I’ve never been a big fan of Greek mythology. But reading Prometheus Bound converted me!
Prometheus Bound, which is probably the oldest book I’ve ever read (I am yet to read The Iliad and The Odyssey), is an ancient Greek tragedy. The play has been historically attributed to Aeschylus (525 – 456 BC, however, the authorship is now disputed), and it is based on the tragedy of Prometheus, a Titan and the greatest benefactor of mankind.
The play begins with two servants of Zeus; Kratos (Might) and Bia (Force) tying Prometheus to a rock for the crime of stealing fire from Hephaistos (god of fire and metalwork) and gifting it to humans. Humans are a species Zeus wanted to expunge, but Prometheus defied Zeus with his commitment to mankind. Prometheus had previously gifted humans with the knowledge of writing, mathematics, medicine, architecture, and most importantly hope, so Prometheus’ latest exploit has Zeus subjecting him to eternal torment (even though the punishment begins with shackling Prometheus to a rock, by the end of the play its severity escalates, and according to Prometheus’ own prophecy he will not be saved for many years).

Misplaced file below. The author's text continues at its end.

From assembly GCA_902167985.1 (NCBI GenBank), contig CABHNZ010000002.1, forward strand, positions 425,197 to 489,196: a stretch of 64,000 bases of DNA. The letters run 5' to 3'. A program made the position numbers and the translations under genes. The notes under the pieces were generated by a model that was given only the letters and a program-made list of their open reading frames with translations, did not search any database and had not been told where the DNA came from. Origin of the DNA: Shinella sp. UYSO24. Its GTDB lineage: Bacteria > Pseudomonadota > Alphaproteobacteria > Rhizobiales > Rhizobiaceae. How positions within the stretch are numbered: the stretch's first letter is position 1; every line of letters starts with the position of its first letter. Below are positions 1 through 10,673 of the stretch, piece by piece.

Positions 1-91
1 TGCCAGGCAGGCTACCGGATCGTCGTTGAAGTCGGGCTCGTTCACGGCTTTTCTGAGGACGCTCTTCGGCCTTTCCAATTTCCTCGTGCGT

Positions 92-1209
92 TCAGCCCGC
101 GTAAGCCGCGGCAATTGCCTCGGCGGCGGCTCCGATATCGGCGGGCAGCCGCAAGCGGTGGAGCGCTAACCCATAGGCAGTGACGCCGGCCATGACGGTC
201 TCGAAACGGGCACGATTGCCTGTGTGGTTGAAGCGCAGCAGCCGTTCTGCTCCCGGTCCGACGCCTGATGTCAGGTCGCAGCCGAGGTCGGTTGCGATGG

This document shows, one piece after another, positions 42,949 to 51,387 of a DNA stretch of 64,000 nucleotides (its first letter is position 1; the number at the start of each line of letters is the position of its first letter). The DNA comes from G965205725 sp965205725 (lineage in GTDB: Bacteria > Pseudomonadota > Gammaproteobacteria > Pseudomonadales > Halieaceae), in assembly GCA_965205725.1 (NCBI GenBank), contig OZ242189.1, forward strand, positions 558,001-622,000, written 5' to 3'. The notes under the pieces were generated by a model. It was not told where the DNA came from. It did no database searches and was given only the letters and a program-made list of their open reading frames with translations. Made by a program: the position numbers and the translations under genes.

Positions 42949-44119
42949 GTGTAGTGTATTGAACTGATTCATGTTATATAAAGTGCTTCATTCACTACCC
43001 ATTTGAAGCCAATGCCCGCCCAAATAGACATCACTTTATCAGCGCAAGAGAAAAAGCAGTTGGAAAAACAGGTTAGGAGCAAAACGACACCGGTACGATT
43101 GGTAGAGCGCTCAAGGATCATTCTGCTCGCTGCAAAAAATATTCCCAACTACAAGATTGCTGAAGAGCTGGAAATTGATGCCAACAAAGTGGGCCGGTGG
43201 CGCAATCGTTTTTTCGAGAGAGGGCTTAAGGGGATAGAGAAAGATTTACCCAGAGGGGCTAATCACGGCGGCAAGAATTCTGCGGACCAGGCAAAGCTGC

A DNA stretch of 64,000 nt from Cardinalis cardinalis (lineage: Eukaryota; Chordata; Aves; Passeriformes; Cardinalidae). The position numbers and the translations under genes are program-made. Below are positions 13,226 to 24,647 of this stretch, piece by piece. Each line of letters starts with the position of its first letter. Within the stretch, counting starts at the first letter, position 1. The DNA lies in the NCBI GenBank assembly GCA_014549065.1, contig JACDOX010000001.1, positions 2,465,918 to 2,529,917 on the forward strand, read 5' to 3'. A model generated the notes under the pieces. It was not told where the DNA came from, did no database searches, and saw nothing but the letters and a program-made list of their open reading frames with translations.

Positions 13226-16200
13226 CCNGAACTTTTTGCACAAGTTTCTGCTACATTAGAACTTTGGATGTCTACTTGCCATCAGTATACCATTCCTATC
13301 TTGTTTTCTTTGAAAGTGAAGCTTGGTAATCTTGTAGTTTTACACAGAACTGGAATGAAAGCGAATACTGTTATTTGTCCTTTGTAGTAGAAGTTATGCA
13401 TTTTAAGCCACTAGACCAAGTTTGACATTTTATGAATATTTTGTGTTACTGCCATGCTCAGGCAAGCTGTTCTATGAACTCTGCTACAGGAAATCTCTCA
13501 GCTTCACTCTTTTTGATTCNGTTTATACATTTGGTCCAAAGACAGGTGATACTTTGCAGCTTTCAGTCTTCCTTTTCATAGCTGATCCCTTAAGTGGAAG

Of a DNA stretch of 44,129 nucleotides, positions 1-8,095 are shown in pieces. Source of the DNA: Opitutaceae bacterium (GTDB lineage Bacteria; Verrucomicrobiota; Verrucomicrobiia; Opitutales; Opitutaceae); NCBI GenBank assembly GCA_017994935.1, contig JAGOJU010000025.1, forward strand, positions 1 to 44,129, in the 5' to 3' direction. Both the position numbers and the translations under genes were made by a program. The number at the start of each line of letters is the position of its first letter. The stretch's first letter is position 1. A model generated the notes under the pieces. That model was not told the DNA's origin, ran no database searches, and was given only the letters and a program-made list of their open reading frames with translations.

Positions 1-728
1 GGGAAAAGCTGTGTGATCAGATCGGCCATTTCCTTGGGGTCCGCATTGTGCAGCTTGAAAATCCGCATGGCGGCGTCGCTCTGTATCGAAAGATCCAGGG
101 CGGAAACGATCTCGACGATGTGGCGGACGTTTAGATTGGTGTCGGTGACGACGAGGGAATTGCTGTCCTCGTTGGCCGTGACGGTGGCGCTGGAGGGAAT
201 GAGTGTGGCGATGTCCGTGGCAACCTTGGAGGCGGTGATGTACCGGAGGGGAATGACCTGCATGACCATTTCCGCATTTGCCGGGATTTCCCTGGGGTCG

Prometheus Bound is essentially Prometheus’ lament. As the story goes on we learn that it is not only humans who were benefited by Prometheus. Prometheus had, in fact, helped Zeus to overthrow the Titans and come into power, and Prometheus is not even the only one wronged by Zeus in the play. There is Io, the mortal Zeus fell in love with, who is now facing the wrath of Hera, Zeus’ wife. So Zeus depicted in Prometheus Bound is a tyrant (I was fascinated by that portrayal because Zeus who is considered the King of Gods was a deity in ancient Greece), and Prometheus prophesies the downfall of Zeus.
Unfortunately Prometheus Bound is the only (and possibly the first) book that survives today from the trilogy, Prometheia, it would have been a treat to see this how this all ended. Inspired by Prometheia, in 1820 Percy Bysshe Shelley had published Prometheus Unbound, a closet drama (not intended to be produced on the stage). Needless to say, I look forward to reading it. And I recommend Prometheus Bound for anyone enamored of Greek mythology.